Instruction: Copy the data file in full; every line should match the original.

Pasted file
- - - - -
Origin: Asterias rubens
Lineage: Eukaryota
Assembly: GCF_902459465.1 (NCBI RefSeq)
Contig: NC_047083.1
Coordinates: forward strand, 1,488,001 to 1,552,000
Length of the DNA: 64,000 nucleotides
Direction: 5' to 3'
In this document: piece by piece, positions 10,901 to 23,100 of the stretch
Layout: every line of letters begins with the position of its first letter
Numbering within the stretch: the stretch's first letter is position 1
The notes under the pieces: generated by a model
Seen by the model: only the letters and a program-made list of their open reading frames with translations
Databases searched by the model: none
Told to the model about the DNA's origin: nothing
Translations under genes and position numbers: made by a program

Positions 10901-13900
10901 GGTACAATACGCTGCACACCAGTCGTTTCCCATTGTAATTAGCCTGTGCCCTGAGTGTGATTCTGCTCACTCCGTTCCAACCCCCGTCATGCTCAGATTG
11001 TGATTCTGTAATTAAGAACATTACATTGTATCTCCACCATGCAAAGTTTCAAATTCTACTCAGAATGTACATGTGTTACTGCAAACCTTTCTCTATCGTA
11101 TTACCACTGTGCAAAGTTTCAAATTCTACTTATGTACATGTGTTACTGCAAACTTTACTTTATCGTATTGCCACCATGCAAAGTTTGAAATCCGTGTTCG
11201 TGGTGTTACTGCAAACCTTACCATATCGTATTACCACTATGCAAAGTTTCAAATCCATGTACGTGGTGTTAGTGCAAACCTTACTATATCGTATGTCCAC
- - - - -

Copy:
Origin: Asterias rubens
Lineage: Eukaryota
Assembly: GCF_902459465.1 (NCBI RefSeq)
Contig: NC_047083.1
Coordinates: forward strand, 1,488,001 to 1,552,000
Length of the DNA: 64,000 nucleotides
Direction: 5' to 3'
In this document: piece by piece, positions 10,901 to 23,100 of the stretch
Layout: every line of letters begins with the position of its first letter
Numbering within the stretch: the stretch's first letter is position 1
The notes under the pieces: generated by a model
Seen by the model: only the letters and a program-made list of their open reading frames with translations
Databases searched by the model: none
Told to the model about the DNA's origin: nothing
Translations under genes and position numbers: made by a program

Positions 10901-13900
10901 GGTACAATACGCTGCACACCAGTCGTTTCCCATTGTAATTAGCCTGTGCCCTGAGTGTGATTCTGCTCACTCCGTTCCAACCCCCGTCATGCTCAGATTG
11001 TGATTCTGTAATTAAGAACATTACATTGTATCTCCACCATGCAAAGTTTCAAATTCTACTCAGAATGTACATGTGTTACTGCAAACCTTTCTCTATCGTA
11101 TTACCACTGTGCAAAGTTTCAAATTCTACTTATGTACATGTGTTACTGCAAACTTTACTTTATCGTATTGCCACCATGCAAAGTTTGAAATCCGTGTTCG
11201 TGGTGTTACTGCAAACCTTACCATATCGTATTACCACTATGCAAAGTTTCAAATCCATGTACGTGGTGTTAGTGCAAACCTTACTATATCGTATGTCCAC